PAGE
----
This article originally ran in the Sioux City Journal on April 17, 1976.
The Fourth of July, 1976, has a dual significance in Sioux City.
Not only will local residents celebrate the nation's Bicentennial, but also the first anniversary of the dedication of the War Eagle Monument.
The 31-foot monument of Chief War Eagle overlooks three states from atop a bluff along the Missouri River in Sioux City.
The July 4 dedication, which attracted 1,000 Indians from throughout the Midwest culminated a two-year project to replace a decaying and vandal-prone stone monument with a more ‘fitting tribute to the Indian leader who befriended Sioux City's early settlers.
War Eagle's life was a series of triumphs and defeats, but his contribution to the peaceful settlement of what was later to become Sioux City has gone down as exciting and beautiful American history.
War Eagle was born a Santee Sioux in a dim Minnesota forest about 1785. A wanderlust prompted him to desert his own tribe. He mounted his pony, left camp and followed many a stream before he came to the camp of the Yankton Sioux on the banks of the Missouri River near the mouth of the Big Sioux River.
His fearlessness and strength so im-pressed the Yanktons that they adopted him into the tribe and admitted him to the councils with great pomp and circumstance.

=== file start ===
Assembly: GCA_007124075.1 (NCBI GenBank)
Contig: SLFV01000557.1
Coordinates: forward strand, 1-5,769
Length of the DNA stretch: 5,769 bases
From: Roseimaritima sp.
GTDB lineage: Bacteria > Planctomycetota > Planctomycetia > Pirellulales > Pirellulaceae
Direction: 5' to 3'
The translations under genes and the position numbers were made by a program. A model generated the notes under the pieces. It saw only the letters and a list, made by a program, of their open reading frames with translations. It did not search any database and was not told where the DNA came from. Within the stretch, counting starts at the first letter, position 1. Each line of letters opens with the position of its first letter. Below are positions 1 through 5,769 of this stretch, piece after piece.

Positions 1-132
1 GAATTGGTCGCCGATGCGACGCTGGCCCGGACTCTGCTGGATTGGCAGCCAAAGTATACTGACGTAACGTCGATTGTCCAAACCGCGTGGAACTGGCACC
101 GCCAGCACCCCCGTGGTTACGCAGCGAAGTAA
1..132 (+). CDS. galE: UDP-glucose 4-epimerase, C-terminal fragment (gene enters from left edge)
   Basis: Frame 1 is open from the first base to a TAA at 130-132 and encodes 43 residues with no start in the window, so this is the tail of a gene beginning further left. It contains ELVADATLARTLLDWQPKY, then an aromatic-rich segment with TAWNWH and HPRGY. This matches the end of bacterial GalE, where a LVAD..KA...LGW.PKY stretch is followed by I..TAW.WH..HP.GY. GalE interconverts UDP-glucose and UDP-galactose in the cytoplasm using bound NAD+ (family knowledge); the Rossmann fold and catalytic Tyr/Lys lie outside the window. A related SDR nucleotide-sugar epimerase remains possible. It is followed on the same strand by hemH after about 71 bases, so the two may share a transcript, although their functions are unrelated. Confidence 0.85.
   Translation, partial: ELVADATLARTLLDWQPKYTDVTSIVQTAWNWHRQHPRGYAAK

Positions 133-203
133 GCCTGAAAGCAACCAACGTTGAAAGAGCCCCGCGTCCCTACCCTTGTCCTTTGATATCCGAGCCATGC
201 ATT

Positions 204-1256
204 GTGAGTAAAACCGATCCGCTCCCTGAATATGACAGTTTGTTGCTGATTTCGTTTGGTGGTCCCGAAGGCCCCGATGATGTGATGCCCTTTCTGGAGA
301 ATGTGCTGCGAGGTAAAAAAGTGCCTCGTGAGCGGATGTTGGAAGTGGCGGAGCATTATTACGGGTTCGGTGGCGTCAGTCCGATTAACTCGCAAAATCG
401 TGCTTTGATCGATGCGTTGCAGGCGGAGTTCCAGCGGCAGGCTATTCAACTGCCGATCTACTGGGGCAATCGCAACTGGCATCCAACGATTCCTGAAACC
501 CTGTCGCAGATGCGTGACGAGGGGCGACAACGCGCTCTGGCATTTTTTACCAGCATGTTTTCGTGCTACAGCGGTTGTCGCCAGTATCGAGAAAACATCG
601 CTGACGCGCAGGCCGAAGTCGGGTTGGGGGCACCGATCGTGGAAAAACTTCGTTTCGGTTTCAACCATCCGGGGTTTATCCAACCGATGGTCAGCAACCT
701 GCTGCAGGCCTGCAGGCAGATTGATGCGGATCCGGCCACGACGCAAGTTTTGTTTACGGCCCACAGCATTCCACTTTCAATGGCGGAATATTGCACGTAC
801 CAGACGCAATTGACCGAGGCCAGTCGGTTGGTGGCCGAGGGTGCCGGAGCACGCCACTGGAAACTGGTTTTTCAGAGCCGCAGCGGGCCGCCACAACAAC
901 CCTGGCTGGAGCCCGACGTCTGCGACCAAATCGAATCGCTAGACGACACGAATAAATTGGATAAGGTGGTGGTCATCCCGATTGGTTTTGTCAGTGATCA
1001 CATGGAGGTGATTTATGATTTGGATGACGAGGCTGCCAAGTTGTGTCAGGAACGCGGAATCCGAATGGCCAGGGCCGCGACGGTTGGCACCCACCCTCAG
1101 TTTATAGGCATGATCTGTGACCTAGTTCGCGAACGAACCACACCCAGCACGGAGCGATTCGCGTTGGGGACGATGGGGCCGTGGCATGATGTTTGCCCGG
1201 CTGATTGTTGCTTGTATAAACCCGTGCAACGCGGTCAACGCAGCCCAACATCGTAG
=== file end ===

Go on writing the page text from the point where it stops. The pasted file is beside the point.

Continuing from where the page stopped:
For a warrior, War Eagle's conversion to friendliness for the white man is a matter of conjecture. In those days, the only trace of the white man was Sgt. Charles Floyd's remains where now a monument stands. The hills and plains east of the river were battlegrounds for tribal warfare.
Because of his daring and leadership, War Eagle eventually was elected chief of the Yankton Sioux but he established and maintained a good feeling among the Yanktons for the early white traders.
The combative Sioux were always on the warpath. War Eagle's tribe was known to other tribes as the "bad ones" because of their marauding tactics. Their customs indicated they were without fear of neighboring tribes.
Yet history says War Eagle refused to send his warriors on attacks against whites and this brazenness in the face of hostile and overwhelming odds marked him as a man of great courage.
Once when Sioux tribes gathered at what is now Riverside for the New Ulm, Minn., attack, War Eagle refused to let his warriors join the warring Indians.
And when the Sioux were on the warpath and camped in what is now Stone Park on their way to the Spirit Lake massacre, War Eagle adamantly refused to allow his warriors to take part.
War Eagle went to Washington with other chiefs during the administration of President Martin Van Buren in 1837, and in token of his friendship to the white man was presented with a flag and a bronze medal.
That visit to Washington marked the largest gathering of chiefs and warriors of different nations and tribes in history. Several treaties were signed, and these resulted in peaceful settlement of Indian tribes along both the Mississippi and Missouri rivers.